He also chose a palette of stark black and white. “I don't know if I had any other reason other than I thought it would contrast the hell out of everything out there,” says Flames. Plus he added “this very kind of spooky image of this three-layered lady, who was kind of sexy, which has that appeal.”
Kelly derived the idea for her design, in part, from the taste of the beer itself. “I've always wanted to do a house fire. Drinking the beer, a house fire came to the brain. There's the fruitiness, smokiness, it had all these complexities,” Kelly says. “But it was refreshing, too” — hence the rain. Plus, as an animator, she wanted to create a sense of movement, to pull the viewer in.
In some ways, though probably not intentionally, Brouwerij West has adopted the aesthetic and marketing function of “gig posters,” which are concert or band posters, sometimes vintage and always limited-edition. In fact, many of the artists with whom Mercer is working — Justin Santora, Ryan Duggan, and Flames — have designed gig posters for acts ranging from Local Natives to Black Flag.
According to Kelly, who made a living designing posters for artists including TV on the Radio, Beirut and Andrew Bird before going to animation school, there's a whole culture to these posters. At a Comic-Con equivalent called Flatstock, held about three times every year at the different big music festivals (the most recent event was at SXSW in Austin, and the next will be at Pitchfork in Chicago), artists set up tents with mini-galleries of their works, some fetching upwards of $1,000.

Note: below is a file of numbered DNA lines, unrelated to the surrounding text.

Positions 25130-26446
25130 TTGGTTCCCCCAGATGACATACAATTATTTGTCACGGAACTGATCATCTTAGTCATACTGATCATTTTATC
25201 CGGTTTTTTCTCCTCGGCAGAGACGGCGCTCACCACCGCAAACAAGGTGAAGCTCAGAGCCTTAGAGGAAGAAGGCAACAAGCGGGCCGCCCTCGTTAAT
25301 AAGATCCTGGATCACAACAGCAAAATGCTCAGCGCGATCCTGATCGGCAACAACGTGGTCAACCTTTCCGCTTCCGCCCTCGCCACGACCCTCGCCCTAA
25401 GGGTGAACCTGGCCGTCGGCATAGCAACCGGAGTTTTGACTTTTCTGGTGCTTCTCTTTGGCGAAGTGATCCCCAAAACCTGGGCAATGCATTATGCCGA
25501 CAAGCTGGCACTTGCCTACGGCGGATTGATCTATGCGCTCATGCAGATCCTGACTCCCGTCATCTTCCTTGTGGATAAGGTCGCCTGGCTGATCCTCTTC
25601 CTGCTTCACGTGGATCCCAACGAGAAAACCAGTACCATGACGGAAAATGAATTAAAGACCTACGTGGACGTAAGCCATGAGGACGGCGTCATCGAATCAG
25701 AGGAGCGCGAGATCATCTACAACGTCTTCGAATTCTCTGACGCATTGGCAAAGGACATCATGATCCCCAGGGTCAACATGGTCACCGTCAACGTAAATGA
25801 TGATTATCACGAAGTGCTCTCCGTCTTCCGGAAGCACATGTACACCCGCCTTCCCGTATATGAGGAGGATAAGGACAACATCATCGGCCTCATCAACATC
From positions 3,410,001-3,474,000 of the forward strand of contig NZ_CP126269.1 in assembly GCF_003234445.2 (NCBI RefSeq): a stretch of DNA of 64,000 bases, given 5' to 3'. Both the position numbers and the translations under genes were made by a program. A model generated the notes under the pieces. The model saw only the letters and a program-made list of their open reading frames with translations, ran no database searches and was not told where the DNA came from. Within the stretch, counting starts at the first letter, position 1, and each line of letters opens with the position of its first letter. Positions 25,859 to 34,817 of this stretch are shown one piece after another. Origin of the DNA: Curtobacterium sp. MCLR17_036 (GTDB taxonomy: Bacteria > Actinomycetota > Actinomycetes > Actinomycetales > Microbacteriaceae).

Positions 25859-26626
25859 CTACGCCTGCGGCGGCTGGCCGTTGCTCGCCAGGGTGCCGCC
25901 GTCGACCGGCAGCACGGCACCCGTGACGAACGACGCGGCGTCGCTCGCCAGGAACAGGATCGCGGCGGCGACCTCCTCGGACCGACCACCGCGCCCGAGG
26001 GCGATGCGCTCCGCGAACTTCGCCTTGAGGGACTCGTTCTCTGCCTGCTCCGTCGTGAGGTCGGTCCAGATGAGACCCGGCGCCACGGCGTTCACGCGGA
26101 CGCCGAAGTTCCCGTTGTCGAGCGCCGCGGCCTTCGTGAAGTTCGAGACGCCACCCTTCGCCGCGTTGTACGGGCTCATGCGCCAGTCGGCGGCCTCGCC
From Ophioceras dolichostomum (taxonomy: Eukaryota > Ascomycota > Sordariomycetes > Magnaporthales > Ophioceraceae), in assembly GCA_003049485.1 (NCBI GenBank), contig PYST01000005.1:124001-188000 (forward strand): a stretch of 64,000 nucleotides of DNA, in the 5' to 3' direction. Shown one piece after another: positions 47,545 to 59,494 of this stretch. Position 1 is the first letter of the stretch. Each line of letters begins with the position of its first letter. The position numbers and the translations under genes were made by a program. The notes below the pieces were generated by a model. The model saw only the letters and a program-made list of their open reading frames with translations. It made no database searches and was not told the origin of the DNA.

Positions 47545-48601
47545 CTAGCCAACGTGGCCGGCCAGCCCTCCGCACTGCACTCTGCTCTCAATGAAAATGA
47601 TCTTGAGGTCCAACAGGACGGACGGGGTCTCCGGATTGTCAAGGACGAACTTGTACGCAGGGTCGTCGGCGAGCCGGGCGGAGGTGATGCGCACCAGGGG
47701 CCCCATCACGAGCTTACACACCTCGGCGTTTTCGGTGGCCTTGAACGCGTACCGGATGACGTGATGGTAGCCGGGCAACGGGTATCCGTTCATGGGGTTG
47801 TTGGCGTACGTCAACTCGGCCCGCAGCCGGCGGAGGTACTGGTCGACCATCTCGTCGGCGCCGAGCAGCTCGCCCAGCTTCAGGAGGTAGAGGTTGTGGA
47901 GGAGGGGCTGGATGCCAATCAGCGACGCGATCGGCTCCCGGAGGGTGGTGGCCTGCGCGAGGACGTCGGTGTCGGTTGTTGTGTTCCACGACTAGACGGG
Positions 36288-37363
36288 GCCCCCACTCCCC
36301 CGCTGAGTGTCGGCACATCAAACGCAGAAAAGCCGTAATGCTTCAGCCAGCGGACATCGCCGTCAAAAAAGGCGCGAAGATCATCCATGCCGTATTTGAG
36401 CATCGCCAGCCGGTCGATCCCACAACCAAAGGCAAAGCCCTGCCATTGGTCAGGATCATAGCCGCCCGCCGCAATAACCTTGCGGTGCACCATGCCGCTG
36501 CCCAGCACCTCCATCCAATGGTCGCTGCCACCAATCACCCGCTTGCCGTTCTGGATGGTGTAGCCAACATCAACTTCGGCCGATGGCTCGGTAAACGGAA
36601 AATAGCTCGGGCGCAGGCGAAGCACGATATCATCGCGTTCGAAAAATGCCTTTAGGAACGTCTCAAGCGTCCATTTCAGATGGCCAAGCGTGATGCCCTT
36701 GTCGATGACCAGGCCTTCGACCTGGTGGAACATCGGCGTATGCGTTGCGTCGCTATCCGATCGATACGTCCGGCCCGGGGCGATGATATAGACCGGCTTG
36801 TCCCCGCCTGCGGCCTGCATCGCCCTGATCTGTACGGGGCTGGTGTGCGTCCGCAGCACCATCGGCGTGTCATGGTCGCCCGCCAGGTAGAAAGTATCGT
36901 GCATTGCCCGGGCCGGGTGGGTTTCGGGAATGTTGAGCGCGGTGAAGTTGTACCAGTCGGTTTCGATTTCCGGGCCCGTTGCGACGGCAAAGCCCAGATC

The upsurge in gig posters is in part a nostalgic response to the digitizing of media like music and books, as many people try to recover the comfort of owning physical objects. Current bands release vinyls all the time, and the publishing industry has responded to the eclipsing of hardback sales by ebooks in 2011 by creating more beautiful books. Brouwerij West might have hit upon a similar realization — that people are increasingly responding to novelties, and are bucking the growing sense that objects are hyper-disposable.
Currently, Mercer has about 15 artists working on designs for future labels. New designs for the Saison and Quad brews will roll out in four weeks. As of now, Mercer's “passion project” is just an experiment, but he's hoping it will take off.
“Maybe it's more nuts than it is brilliant,” Flames says. “But it could be brilliant because it is nuts.”